Young Scholar of the Month (March 2022)

Welcome to March!

Our scholar for the month is Kimberleigh Tommy from South Africa. Each month we spotlight young scholars who are doing tremendously well in their different research fields. Kimberleigh has gained remarkable academic excellence and has gone through many academic quests.

Here are some of her academic achievements:

* Awarded a master’s degree with distinction and no corrections (2018),

* Named a Mail and Guardian 200 Young South African in the Science and Technology (2020),

* Inspiring Fifty Women in STEM (2020), 

* L’Oréal-UNESCO For Women in Science South African National Young Talents Program awardee (2020),

*  Science Today Top 20 Postgraduate Writers (2017),

 * a co-author on two book chapters, first-author on 2 publications in 2021 (one related to research and the other on strategizing public-facing work in anthropology),

 * Curator at the Maropeng and Sterkfontein Official Visitor Centre’s in the Cradle of Humankind UNESCO World Heritage Site (2021), and

* an accomplished science communicator. 

Kimberleigh is a PhD candidate in Biological Anthropology with the Human Variation and Identification Research Unit (HVIRU, School of Anatomical Sciences, University of the Witwatersrand, Johannesburg, South Africa. Her research interest concentrates on Human evolution, functional morphology, and heritage.

                                                 Kimberleigh during a fieldwork

Hello Kimberleigh, can you share with us what you are currently working on?

Currently, I am looking at how walking on two legs affects the internal bony structure of the knee joint and why this joint is so prone to injury and diseases like osteoarthritis. To better understand the knee joint in living humans, I am exploring a broad data set that includes fossil hominins and other non-human primates to see how this joint has changed over time and its implications on joint stability and structural integrity. 

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 How will your research affect the African community?

The prevalence of Osteoarthritis has increased exponentially globally and affects millions of people. However, it is poorly understood and under-researched in African populations. By examining this condition within African populations, I hope to contribute toward a better understanding of the disease aetiology and public health discourse. The fossils examined in my PhD are from South Africa, one of the richest sites for palaeoanthropology in the world but with little representation of African researchers and narratives. Our stories have been told by others for too long and, I hope to play a part in creating safe and healthy spaces for Africans who are interested in these heritage and anthropological fields to pursue careers and challenge and change existing narratives while forging their path. 

What are the challenges you face as a young African researcher?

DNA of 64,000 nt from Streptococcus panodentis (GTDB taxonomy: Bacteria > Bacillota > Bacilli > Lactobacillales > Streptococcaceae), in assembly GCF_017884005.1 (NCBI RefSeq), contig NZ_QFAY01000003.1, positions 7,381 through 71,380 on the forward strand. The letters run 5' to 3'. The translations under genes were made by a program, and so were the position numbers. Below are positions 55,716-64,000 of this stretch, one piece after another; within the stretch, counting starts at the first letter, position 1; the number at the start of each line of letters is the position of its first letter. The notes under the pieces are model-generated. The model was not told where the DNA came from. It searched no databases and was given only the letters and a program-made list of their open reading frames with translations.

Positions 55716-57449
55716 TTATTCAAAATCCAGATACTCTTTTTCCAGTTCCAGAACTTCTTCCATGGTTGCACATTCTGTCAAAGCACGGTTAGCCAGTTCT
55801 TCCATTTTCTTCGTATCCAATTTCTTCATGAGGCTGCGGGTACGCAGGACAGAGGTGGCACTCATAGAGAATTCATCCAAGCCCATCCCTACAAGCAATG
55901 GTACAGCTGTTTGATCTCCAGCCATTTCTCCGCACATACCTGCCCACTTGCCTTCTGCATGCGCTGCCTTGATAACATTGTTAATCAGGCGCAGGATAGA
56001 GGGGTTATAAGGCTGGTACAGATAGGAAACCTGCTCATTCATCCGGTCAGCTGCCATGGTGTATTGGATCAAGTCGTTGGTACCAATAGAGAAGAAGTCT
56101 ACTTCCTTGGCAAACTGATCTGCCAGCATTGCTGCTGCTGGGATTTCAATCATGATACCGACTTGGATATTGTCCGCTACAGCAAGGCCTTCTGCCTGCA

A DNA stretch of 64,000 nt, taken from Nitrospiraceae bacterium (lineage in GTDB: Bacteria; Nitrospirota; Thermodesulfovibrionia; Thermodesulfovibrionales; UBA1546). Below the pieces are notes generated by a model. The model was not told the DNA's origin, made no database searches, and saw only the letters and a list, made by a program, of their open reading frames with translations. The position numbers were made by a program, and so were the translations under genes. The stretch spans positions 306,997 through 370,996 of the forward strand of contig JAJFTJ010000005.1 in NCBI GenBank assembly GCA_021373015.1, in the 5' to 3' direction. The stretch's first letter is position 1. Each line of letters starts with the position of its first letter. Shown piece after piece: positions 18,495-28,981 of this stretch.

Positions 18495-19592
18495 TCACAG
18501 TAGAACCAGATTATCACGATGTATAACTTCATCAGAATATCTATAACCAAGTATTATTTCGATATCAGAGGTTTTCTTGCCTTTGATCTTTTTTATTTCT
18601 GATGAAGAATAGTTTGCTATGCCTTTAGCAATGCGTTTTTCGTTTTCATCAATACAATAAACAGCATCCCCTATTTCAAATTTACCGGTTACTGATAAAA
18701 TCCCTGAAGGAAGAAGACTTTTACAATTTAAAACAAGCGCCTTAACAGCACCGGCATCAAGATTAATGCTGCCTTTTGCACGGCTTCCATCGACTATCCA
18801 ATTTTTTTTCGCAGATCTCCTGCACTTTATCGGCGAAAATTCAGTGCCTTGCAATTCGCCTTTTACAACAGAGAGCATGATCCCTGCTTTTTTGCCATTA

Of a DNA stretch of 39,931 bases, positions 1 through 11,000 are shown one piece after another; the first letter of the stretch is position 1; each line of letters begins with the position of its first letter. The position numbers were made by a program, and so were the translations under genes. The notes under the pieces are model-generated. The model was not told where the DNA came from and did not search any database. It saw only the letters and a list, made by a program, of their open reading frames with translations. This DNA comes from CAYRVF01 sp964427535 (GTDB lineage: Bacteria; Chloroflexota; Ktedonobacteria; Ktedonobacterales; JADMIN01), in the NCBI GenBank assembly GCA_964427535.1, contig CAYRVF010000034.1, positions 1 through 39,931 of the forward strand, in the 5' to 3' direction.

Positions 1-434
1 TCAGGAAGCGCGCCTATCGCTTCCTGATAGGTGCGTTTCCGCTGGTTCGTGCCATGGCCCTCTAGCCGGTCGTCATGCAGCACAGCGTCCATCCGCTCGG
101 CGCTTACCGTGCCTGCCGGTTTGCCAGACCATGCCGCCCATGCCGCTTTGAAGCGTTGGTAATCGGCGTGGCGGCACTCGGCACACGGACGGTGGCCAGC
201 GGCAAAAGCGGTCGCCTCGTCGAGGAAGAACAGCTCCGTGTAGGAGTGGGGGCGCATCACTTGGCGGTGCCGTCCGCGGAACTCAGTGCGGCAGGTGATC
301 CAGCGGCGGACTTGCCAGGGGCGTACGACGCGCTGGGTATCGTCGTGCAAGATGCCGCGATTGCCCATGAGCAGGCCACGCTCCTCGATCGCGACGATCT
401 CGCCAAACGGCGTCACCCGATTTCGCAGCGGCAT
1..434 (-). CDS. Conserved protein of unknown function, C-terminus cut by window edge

My field of study (palaeoanthropology/biological anthropology) is historically very white male-dominated. This has been a challenge because the existing structures have been developed with a particular group of privileged individuals in mind. And navigating the space is difficult which is why developing support structures is extremely important. Most work done on the African continent is helicopter research where foreign researchers from western nations come into Africa and extract with little to no local involvement or development, even though we have capable, excellent African researchers and an abundance of indigenous knowledge within our communities.

There is also always the constant challenge of being a woman. Particularly, being a woman of colour in academic spaces and dealing with not only sexism but racism as well. You are often undermined and dismissed simply because of the way you look or speak. I am grateful to have developed a strong support system and found many mentors who have helped me navigate this space. 

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 Aside from research, what are your other interests?

I love science communication. I write for the EONS PBS YouTube channel and focus on sharing fun stories from the African fossil record because it truly is vast and awe-inspiring.

During the lockdown, I took up yoga and have been hooked ever since. I used to be one of those people who worked non-stop and then I realized that my mental health and well-being are important and I have to prioritize myself. I think it’s important to have interests outside of science and your research work because you shouldn’t be defined by what you do and attach too much of your value to what you do or don’t achieve—that can be soul-crushing.

Do you have a quote/Word of Advice you could give to emerging early-career researchers?

I do have a word of advice for early researchers: You are worthy and capable. Whatever space you choose to occupy is a space you earned and deserved. Never let anyone make you feel otherwise.  

Kimberleigh is open to collaborations.

Connect with her on Twitter: @KimTommy92  | LinkedIn: Kimberleigh Tommy

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